>> >Take a look at the last plot, which clearly indicate homogeneous
>> >within replicates and heterogeneous among samples.
>> >(1) Will stem top and stem base differ so much? Or it is the
>> >preparation process bring in extra correlaton within replicates.
>> >(2) when % of differential genes is large, which normalization better
>> >works better?
>>Looking at these scatterplots, I can honestly say I've never seen so
>>much DE. I would be suprised if samples such as different stem
>>positions were so different. Something must be wrong with the samples
>>or sampling in my opinion. The scatterplots are slightly more user
>>friendly if you use pch="."
>>Fangxin Hong  Ph.D.
>>Plant Biology Laboratory
>>The Salk Institute
>>10010 N. Torrey Pines Rd.
>>La Jolla, CA 92037
>>E-mail: fhong at salk.edu
>>(Phone): 858-453-4100 ext 1105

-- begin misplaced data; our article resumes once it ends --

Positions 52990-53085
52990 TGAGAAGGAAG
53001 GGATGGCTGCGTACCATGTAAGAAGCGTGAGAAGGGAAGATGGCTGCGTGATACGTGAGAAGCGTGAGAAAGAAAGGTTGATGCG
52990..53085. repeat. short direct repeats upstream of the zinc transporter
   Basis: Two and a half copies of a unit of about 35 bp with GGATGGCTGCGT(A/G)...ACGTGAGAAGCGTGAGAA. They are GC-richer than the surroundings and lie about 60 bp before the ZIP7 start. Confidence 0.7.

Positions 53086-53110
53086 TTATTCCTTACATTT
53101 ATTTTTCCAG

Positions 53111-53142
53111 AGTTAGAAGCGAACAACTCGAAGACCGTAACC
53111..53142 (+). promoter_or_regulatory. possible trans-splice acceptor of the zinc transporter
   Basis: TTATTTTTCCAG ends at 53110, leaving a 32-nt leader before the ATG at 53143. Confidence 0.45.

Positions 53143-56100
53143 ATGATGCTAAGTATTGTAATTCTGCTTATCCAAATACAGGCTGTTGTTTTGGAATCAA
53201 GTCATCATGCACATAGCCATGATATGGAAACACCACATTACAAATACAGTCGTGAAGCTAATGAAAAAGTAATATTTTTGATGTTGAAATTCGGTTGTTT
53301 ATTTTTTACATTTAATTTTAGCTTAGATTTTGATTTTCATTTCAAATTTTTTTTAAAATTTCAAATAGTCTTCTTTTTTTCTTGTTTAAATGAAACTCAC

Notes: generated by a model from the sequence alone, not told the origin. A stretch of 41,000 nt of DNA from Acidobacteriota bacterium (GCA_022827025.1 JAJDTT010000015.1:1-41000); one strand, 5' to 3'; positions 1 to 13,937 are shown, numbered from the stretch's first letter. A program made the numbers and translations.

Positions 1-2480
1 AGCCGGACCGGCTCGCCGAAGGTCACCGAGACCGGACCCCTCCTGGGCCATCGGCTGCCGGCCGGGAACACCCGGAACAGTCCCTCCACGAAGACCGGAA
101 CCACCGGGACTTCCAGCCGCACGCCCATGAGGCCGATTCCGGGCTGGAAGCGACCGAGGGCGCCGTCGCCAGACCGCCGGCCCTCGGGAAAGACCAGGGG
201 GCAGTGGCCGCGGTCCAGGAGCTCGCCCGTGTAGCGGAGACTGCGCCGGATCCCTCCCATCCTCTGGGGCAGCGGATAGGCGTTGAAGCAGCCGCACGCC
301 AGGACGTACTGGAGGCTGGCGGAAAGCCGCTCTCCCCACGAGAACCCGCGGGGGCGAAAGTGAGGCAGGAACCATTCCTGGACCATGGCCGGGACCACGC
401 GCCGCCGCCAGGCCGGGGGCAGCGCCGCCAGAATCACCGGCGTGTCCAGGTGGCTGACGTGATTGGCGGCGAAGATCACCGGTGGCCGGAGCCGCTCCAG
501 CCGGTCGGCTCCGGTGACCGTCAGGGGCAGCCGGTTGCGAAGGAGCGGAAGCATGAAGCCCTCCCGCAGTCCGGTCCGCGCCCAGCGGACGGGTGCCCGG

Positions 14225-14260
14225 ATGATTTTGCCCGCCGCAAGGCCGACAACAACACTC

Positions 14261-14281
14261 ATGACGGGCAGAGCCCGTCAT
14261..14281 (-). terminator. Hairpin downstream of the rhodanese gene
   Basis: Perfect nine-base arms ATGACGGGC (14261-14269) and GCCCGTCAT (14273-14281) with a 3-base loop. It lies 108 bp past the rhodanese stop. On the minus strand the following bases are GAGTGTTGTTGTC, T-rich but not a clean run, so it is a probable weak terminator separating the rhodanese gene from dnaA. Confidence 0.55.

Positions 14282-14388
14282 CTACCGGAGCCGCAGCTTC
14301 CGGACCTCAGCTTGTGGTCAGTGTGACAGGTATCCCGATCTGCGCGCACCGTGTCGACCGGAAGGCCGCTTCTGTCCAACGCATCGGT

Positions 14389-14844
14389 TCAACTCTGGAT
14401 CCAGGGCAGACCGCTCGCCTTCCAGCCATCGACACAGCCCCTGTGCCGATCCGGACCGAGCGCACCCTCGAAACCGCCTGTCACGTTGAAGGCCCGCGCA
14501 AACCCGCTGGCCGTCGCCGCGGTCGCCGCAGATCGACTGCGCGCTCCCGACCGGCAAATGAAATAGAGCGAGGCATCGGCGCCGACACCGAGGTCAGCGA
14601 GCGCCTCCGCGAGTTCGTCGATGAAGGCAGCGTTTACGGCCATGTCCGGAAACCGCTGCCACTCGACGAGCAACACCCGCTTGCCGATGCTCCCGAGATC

>>Bioconductor mailing list
>>Bioconductor at stat.math.ethz.ch
> Naomi S. Altman                                814-865-3791 (voice)
> Associate Professor
> Dept. of Statistics                              814-863-7114 (fax)
> Penn State University                         814-865-1348 (Statistics)
> University Park, PA 16802-2111
> _______________________________________________
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Fangxin Hong  Ph.D.
Plant Biology Laboratory
The Salk Institute
10010 N. Torrey Pines Rd.
La Jolla, CA 92037
E-mail: fhong at salk.edu
(Phone): 858-453-4100 ext 1105